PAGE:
Sometimes you hit something sometimes you don’t, but get out of the comfort zone, otherwise everybody will be making the same stuff and some musical genres are reflecting that, everyone sounding like copies of each other.  It depends a little on what style I am making, but I tend to use a mix of both but percentage varies, a punk song might just have acoustic instruments with  some technology attached, or a Drum & Bass song might be mostly electronic but have acoustic drum samples to sound more organic. I like to do mixed technique.  

Credits: Catia Barbosa

How was life in Portugal? With the inclusion of Inner City Life, paint us a picture of life in Portugal, in the streets, in the inner city. Did experiences of the streets affect your perspective as a music creator?

For sure Lisbon plays a huge part of my music influences cause it is giving birth to a huge mix of sounds and textures, it’s culturally very diverse and intense, you can eat all kinds of food (but man try our own Portuguese dishes, cause you will be in love!) from all corners of the globe.

You can hear good music in a variety of non-commercial venues, it’s just a question of where you go or what you are in the mood for, of course you have your mainstream like here but it has a lot of left field clubs where you explore and play other sounds. And it is a city by the sea, if you cross the bridge or head north you are in the natural wilderness so you have the feeling of a capital but if you cross the bridge you have access to amazing beaches where you can surf, catching waves, which another one of my passions, and that is a big influence too. Lisbon overall, is a perfect mix of urban and sea.

To most people on this side of the globe, influenced by English language based media and entertainment, the Latin culture is a world away. How does Brazilian culture or Latin culture as a whole, translate to Portuguese culture, and how do you adapt that to being in a different part of the world like Asia, where you are based now?

It’s undeniable all the influence of both Latin and Brazil. We speak the same language, we listen to a lot of Brazilian music (hence Chico Science on my playlist), even the Latin American and Spanish cultures, but Africa has a huge impact as well. The rhythms of Kuduro, Semba Kisomba and Funana are rooted deep inside Portuguese producers, from Branko to Batida, Pedro, Riot, Scúru Fitchádu, Bateu Matou, Macacos, and many many others that make a unique blend of African rhythms with Rock, Hip Hop and whatever genre you can think of.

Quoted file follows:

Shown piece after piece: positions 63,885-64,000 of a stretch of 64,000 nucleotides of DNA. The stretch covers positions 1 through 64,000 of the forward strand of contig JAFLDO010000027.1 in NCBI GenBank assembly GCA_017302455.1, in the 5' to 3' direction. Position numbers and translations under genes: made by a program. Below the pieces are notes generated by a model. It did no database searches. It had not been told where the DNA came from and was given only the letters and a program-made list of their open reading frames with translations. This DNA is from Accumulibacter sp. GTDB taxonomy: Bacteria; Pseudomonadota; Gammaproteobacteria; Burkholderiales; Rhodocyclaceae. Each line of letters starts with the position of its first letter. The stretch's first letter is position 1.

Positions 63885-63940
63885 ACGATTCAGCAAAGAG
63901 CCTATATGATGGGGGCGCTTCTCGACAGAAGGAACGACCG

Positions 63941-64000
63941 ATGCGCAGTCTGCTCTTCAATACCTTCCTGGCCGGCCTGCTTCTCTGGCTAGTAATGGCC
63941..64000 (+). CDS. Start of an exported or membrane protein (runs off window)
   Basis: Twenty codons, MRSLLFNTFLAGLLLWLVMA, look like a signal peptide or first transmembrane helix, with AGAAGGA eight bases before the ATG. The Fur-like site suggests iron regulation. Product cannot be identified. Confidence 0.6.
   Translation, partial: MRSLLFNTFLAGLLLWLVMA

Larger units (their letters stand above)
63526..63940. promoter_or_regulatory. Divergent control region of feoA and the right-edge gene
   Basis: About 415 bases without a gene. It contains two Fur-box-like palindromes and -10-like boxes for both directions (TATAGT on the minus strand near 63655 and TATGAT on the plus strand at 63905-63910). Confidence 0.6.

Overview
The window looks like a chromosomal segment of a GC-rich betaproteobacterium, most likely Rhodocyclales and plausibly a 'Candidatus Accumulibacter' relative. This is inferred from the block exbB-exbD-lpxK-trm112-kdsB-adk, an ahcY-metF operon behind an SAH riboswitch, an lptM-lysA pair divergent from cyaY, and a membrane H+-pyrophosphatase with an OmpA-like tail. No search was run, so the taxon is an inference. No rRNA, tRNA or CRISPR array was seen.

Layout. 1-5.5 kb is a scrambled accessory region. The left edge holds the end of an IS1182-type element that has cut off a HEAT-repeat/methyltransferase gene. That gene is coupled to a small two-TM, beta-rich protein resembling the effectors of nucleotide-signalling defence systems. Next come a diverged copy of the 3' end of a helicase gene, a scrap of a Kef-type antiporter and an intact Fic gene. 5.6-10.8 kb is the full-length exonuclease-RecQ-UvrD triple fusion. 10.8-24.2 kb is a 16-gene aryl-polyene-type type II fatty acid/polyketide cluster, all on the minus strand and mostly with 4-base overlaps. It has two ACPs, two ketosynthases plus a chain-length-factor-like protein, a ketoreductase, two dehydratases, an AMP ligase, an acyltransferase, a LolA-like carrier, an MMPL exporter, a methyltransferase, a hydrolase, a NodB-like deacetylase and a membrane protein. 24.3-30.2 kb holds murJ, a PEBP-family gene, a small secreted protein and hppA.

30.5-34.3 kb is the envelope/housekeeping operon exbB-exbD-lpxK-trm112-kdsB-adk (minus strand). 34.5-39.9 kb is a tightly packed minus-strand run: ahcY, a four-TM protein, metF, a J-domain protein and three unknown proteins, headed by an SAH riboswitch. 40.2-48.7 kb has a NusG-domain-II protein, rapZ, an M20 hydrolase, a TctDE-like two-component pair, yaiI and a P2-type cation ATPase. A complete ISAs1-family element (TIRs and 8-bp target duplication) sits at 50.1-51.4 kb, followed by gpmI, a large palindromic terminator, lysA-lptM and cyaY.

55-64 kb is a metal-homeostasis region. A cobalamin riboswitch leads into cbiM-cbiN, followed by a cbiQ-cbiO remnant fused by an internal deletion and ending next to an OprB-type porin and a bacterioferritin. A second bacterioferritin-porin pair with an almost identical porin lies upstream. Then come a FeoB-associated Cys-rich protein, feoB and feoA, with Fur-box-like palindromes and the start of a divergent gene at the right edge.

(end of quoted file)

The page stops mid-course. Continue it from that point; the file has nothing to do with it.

Being used to exposure to music from all around the world, was more of the experience of seeing and hearing it up close, and getting to know stuff that unfortunately doesn’t reach our shores, and I feel my production is starting to reflect all those influences. 

How has your experience been working with personalities such as Joshua Simon of Kiss92 in the Singapore media industry. Can you foresee how Singapore art  and music will progress. Are there any other works with Singaporeans in the near future that are in the pipeline?

From L to R: Joshua Simon, AL:X, Masia One
Credits: Masia Lim

Since I arrived I have tried to meet people and get to know the scene and felt welcome, there is always a level of suspicion (same back home) but once you start to play and show your love for music people welcome you, it is a universal language.

Became a Sub City resident, Afrodisia Family, Kampong Boogie (Bazooka Vijay!!!!) and am proudly the Suka Suka Sundays music curator and been working consistently with Masia One, in whom I have found a musical soulmate, for Joshua Simon I composed Tokyo which alongside Masia’s Kampong Boogie really reflects how much I immediately absorbed.

I will not stop, did a song camp for Funkie Monkies Publishing PTE and with Masia composed the theme song for MediaCorp’s Ti Tou Dao series, both the English and Chinese versions. Also there are artists in Singapore that I have seen and are impressed by their work like Fauxe, The Lion City Boy, Yung Raja, and still hoping my musical friends introduce and expose me to more.

I think, like in Portugal a few years back, Singaporean artists should incorporate more traditional roots sounds like in Hip Hop, but that can be applicable to any genre. If Singapore has such a rich history of bringing so many cultures under one flag, the music has to start reflecting that and not mimic what comes from the west, because that is where the cultural richness is. 

Word up! Thanks for your time Alex, hope to hear more music from you in the near future!

Thank you for this opportunity, see you all on the dance floor or at a studio! Peace!